We made reservations for 12. They seated us in a room off of the entrance. One side of the table was along the glass and protruded out towards the door. The tables had nice white linen and comfortable seats on wheels. Our waiter was cool, he joked with us often, and was very attentive to our needs. The menu had gourmet meals for fine dining along with a couple lesser entree’s. Again I ordered a steak, the filet mignon ($28). It came with whipped potatoes and asparagus, which were delicious. The steak was a good size (for that type of place) but I asked for medium and came out well, it was not pink at all. It was good but obviously the steak could have been better, at least for me.

After compiling the surveys from the other foodies the pop-we Dinner Club gives OPC: 4.16 star average on a scale of 1-5.

Atmosphere/Decor - 4.8

Cleanliness - 4.6

Wait Staff - 4.4

Menu - 4.2

Food Presentation - 4.4

Food Portions - 3.4

Food Taste - 4.2

Cost (was the cost worth meal?) - 3.2

Noise Level - 4.2

Overall Experience - 4.2

What other Dinner Club Members had to say:

"Rack of Lamb had only two bones. Should have been about five. It wasn't just a little small, it was a lot small. Everyone else's looked pretty good though."
- Rick

 "Stuffed Chicken Breast - delightful experience." - Sue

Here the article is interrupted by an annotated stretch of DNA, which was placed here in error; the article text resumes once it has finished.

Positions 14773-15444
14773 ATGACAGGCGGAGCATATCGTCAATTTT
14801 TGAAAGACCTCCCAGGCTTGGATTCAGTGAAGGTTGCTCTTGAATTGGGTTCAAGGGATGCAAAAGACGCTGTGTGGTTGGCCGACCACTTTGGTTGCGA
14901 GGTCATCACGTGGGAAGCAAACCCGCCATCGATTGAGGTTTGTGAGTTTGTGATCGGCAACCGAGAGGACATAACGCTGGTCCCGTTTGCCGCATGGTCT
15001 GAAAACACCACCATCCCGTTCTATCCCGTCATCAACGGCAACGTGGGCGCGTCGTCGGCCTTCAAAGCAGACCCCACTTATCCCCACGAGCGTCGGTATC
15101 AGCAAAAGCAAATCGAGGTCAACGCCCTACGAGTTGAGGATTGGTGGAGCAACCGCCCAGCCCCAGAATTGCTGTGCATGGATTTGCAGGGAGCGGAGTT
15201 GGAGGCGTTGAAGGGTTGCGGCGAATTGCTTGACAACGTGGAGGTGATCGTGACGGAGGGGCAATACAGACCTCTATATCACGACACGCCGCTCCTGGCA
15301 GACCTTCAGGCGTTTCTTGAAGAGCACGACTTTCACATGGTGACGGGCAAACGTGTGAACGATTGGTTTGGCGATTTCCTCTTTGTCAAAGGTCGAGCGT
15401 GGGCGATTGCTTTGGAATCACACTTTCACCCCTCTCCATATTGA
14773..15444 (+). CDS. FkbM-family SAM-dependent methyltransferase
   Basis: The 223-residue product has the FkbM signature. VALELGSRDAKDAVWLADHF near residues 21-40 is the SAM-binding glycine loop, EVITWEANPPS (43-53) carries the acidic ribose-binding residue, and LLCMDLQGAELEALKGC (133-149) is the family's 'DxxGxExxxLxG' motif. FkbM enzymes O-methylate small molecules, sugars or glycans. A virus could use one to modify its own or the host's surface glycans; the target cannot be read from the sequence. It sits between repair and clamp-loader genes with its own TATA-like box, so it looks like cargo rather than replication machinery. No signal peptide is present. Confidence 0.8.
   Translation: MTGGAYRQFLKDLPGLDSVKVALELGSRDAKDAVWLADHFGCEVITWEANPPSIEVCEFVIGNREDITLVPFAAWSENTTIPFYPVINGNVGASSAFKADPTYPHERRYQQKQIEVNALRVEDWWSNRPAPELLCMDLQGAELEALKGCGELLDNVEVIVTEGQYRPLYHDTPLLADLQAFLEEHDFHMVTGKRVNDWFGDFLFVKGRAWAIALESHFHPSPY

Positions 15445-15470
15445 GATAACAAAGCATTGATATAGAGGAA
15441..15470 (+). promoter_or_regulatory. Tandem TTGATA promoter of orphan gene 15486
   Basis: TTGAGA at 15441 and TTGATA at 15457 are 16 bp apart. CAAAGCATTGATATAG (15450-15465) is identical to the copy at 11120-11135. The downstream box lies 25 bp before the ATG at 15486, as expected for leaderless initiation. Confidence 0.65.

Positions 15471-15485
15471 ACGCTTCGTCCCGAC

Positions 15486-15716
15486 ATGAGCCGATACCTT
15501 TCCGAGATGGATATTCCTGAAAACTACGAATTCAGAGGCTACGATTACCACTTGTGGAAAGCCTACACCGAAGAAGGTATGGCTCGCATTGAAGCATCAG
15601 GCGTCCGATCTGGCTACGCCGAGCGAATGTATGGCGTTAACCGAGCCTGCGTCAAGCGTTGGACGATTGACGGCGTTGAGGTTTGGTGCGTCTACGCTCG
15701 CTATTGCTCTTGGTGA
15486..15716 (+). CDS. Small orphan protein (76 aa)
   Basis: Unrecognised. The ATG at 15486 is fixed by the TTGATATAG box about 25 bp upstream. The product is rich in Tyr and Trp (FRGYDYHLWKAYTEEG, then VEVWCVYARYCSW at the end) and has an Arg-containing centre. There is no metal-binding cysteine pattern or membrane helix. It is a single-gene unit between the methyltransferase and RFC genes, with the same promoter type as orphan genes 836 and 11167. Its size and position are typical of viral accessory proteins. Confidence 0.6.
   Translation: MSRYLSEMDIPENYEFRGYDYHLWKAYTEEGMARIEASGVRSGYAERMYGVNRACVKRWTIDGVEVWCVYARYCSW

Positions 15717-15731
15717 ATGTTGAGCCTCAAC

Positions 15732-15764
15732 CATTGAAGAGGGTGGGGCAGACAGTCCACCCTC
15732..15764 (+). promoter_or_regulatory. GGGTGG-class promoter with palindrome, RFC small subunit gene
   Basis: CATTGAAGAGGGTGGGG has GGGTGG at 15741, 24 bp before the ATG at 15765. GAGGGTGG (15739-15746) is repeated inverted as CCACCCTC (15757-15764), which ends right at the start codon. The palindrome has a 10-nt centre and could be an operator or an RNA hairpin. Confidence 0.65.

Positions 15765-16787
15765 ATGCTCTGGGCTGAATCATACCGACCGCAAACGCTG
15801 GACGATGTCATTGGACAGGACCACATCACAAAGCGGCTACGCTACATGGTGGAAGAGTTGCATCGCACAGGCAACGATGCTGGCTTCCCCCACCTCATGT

"I had the shrimp scampi with pasta.
The shrimp was succulent and cooked to perfection. I especially liked that it didn't come on skewers and that the pasta was cut, which made it easier to eat. The portion size was huge. Dueling pianos in the background and a very friendly and attentive hostess and wait staff, made for a very memorable dinner club night out. Kudos to OPC!" - Becky

Fellow population-we™ readers, if you’ve been to the Omaha Press Club leave us a comment and tell us what you thought? If you want to experience the OPC for yourself visit and click on "Visit the Club" for a One-Night-Stand visitor's pass.

Want to do this yourself? To review how to start your own dinner club, visit our January post about doing just that. Remember it is a template; tweak it to fit you and your friends’ tastes. pop-we Dinner Club: good food…good friends…good times.